13 December 2013

One of ICDE's newest members is St. Mary's University, Ethiopia, which was recently upgraded to university status following its establishment 15 years ago.

St. Mary’s University College was upgraded to a university as of September 2013. St. Mary’s, which evolved from its roots as a language school 15 years ago, has incrementally and steadily grown into a name worth its achievements today. With this development, St. Mary’s University commits itself to live up to the expectations of its stakeholders at home and its partners abroad.

St. Mary’s University College (SMUC) is an outgrowth of St. Mary’s Language School which was established in 1991 in Addis Ababa.  The Language school was upgraded to a language centre in 1995 and has solely been devoted to the improvement of the English language proficiency of students, establishing itself as a leading language centre in the capital.  It was in this language centre that the University College was born.

St. Mary’s College was established in 1998 under St. Mary's General Educational Development PLC with its head office in Awassa and a branch in Addis Ababa.

The DED (now College of Open and Distance Learning) today offers a total of 22 degree and vocational programmes through its 154 coordinating centres, which are located throughout the country catering to the needs of close to 30,000 students. In the conventional mode of learning, it has eleven degree and vocational programs with a student population of more than 6,000.

St. Mary's is a founding member of the Ethiopian Private Higher Education Institutions Association and is a member of the African Association of Universities.




By Rosalie Lack

November 17, 2014

News & Events


ADLSN’s Successful Digital Library Workshop


Information specialists from seven African countries attended our workshop, “Practical Digital Content Management from the Digital Libraries & Archives Perspective” at Saint Mary’s University (SMU) in Addis Ababa, Ethiopia.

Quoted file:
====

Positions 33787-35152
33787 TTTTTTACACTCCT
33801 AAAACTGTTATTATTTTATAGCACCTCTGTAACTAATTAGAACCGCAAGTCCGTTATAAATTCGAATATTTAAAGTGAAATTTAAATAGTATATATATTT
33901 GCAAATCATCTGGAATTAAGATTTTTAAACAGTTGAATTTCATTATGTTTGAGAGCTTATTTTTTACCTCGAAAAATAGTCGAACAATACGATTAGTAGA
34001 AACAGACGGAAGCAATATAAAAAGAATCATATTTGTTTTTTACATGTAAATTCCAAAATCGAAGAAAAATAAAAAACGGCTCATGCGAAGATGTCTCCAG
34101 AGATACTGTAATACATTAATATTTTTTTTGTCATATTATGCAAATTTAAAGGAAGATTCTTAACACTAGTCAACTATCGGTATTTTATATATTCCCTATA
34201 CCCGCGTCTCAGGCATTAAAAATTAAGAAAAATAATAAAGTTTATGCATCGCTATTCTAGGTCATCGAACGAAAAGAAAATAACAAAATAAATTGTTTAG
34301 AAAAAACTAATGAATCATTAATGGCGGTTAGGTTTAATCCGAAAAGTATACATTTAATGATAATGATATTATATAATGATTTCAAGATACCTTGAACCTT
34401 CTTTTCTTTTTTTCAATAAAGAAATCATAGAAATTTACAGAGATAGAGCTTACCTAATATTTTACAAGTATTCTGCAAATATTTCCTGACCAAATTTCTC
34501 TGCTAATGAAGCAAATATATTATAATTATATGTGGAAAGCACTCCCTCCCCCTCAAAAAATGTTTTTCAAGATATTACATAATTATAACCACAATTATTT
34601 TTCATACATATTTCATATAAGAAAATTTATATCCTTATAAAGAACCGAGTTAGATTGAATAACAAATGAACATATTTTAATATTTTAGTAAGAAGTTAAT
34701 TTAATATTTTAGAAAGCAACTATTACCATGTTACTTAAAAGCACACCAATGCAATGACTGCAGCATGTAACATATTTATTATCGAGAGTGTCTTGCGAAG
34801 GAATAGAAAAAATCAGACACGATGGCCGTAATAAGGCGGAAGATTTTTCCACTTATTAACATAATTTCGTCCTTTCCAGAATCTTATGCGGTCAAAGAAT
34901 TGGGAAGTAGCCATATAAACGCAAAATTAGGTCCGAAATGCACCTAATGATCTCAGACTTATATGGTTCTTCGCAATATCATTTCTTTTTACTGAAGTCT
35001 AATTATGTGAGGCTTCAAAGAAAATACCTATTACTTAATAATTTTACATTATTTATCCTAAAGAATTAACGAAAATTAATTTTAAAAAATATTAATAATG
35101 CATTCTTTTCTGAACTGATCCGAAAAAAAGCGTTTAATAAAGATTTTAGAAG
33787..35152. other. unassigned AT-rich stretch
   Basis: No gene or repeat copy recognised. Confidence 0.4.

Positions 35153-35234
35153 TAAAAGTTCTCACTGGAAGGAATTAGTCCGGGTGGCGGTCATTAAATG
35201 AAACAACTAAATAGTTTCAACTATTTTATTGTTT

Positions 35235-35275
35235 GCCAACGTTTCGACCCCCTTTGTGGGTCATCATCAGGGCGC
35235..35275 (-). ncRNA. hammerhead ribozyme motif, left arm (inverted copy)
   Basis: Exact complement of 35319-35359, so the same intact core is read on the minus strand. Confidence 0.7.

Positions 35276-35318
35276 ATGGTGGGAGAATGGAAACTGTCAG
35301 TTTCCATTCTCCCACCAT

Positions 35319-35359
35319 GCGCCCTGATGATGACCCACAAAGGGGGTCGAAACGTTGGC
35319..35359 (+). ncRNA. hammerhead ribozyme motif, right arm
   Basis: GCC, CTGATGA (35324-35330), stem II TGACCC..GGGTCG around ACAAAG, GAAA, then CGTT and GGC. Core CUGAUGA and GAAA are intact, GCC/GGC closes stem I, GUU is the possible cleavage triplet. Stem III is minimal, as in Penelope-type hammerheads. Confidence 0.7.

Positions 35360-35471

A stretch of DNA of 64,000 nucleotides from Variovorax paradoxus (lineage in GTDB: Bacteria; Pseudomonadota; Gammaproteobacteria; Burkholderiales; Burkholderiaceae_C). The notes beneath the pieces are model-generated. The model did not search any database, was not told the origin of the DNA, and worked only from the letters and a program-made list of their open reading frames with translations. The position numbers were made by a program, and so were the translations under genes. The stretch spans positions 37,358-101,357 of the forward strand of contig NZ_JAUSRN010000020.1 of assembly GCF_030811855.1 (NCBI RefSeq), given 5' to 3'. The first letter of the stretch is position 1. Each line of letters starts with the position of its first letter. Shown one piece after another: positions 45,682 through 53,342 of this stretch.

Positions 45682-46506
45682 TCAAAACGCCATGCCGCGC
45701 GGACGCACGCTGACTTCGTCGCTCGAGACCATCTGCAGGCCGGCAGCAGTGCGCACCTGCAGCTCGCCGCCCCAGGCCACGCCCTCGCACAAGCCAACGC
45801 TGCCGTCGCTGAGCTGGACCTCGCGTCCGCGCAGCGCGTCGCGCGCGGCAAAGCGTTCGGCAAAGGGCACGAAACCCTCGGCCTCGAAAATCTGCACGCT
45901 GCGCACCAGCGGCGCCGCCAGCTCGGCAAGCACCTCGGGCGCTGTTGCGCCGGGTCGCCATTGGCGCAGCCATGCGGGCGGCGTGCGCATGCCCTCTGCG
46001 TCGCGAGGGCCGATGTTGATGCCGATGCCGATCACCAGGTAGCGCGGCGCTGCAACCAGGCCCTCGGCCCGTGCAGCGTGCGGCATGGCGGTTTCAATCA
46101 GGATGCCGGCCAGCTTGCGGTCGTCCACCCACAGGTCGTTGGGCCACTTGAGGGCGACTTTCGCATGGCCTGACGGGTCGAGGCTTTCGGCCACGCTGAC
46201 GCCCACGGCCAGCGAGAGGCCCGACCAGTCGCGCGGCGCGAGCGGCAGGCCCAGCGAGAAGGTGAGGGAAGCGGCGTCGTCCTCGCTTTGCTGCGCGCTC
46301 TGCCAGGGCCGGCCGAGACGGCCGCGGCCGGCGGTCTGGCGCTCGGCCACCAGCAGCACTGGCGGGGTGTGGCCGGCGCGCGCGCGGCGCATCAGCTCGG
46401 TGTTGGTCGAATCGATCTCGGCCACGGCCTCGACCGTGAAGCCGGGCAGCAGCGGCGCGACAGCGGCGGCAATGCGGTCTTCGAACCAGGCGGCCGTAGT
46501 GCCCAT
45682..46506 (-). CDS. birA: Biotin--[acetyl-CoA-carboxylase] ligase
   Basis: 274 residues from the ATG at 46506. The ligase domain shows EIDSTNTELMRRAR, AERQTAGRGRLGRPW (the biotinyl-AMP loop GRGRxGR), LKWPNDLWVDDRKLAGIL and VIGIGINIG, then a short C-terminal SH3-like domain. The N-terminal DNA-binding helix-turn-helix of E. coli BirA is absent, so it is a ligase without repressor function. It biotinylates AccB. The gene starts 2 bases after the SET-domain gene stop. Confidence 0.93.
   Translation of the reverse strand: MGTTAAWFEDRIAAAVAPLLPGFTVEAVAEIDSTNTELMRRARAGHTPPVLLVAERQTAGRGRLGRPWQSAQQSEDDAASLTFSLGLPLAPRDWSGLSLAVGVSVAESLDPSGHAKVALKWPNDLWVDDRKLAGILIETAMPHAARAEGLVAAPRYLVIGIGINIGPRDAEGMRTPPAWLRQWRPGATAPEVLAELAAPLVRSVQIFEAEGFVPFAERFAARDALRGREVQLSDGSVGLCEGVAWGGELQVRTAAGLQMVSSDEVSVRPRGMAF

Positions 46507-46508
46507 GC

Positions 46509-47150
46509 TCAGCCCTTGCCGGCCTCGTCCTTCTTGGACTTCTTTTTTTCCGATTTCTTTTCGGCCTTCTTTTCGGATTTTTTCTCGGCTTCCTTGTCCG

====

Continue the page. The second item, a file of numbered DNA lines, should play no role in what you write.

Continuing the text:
Participants from Ethiopia, Kenya, Malawi, Tanzania, Uganda, Zambia, and Zimbabwe gathered for the 3-day workshop, 5-7 November and learned how to increase online access to African research.


Presentations available 


The workshop presentations are now available on our site: . They include overviews of FOSS (free and open source software)  solutions as well as workflow and policy best practices.


Workshop overview


ADLSN President, Africa J. Bwamkuu, opened the workshop by reminding the participants that in order to fulfill their role as information professionals they must improve global access to the research output of their institutions. The perception that African researchers are not contributing to the global knowledge base persists because the research is not globally available.  In order to meet this goal, libraries must provide uninterrupted online access and also provide the necessary tools to easily search and download.


The primary solution comes in the form of Digital Repositories (DR). Through DRs, libraries collect, manage, preserve and provide online access to the research output of their institution.